These dogs are friendly with young kids and relaxed around other dogs, making them a good choice if you’re looking for a family dog.
19. Neapolitan Mastiff
The last breed on this list is the Neopolitan Mastiff, known for its huge, imposing size and immense strength. Surprisingly, these massive canines are very sweet, playful, and gentle around their loved ones and people who don’t pose any threat.
They can also have some white markings on the backs of their wrists, their chests, and their undersides. If you’re looking for a big dog to scare off intruders, consider the Neopolitan Mastiff. It’s big, intimidating, and highly alert.
20. Bergamasco Sheepdog
The Bergamasco Sheepdogs is an ancient Middle-Eastern breed with centuries-old ties to Italy. These dogs are big and powerful with strong protective instincts.
Any homeowner would be happy to have one as a guard dog. Don’t worry though, Bergamasco Sheepdogs are never aggressive without cause and they’re fun and loveable around their human companions.
These are all great qualities in a pet, but this breed isn’t known for its temperament alone. Bergamasco Sheepdogs have incredibly shaggy coats with long hair that even covers their eyes.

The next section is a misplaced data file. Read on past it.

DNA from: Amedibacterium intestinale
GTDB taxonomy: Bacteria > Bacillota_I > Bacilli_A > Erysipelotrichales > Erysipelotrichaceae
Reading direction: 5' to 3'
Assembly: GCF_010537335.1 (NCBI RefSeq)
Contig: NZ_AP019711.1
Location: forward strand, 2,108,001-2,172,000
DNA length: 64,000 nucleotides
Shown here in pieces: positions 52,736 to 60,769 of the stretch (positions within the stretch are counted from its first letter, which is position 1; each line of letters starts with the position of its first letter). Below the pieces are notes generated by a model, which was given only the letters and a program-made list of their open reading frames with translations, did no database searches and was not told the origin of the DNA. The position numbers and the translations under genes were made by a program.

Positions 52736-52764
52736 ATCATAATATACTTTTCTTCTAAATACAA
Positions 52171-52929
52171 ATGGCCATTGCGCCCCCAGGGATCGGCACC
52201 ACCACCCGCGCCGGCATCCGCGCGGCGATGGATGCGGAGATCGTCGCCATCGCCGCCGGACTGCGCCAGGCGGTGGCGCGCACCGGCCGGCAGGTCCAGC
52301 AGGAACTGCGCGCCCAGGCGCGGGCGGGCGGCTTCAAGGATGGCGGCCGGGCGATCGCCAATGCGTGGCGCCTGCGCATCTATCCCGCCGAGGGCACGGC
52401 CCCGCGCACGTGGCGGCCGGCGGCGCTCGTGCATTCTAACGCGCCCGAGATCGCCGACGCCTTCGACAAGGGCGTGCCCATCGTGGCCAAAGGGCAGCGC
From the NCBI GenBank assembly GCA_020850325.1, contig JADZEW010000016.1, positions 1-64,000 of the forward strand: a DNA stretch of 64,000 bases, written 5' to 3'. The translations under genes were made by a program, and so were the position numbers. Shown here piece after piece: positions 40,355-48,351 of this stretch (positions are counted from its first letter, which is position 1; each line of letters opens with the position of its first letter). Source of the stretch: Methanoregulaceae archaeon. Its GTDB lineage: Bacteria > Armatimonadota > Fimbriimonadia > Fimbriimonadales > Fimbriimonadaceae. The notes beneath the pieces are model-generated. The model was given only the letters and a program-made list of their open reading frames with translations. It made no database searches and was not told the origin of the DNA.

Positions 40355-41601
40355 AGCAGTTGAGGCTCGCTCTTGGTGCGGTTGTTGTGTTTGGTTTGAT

Rottweilers have been given a bad rap for being ferocious but they can be perfectly friendly if trained and socialized properly. Originally bred as guard dogs, it’s no surprise this breed can become territorial. However, a Rottweiler can make a great companion for the right owner.
They’re loyal, fun-loving, and incredibly protective creatures. Be warned though, these guys can drool until the cows come home.
22. Basset Hound
Like Beagles and Cocker Spaniels, Basset Hounds have long, drooping ears. They’re also known for their charming dispositions and big paws and they’re a popular breed among dog lovers.
Basset Hounds have exceptional scenting abilities as well as loud, ringing barks. This is because they were originally bred for sniffing out the trail of deer and rabbits.
Beaucerons are high-spirited, friendly canines with high levels of intelligence. They have sleek, dark black coats with some red markings, as well as red feet or ‘red stockings.’ Strong and protective, Beaucerons make dashing companions.
These dogs were originally bred to guard flocks of sheep, which explains their fearless nature. Beaucerons are unwavering in their efforts to protect their owners.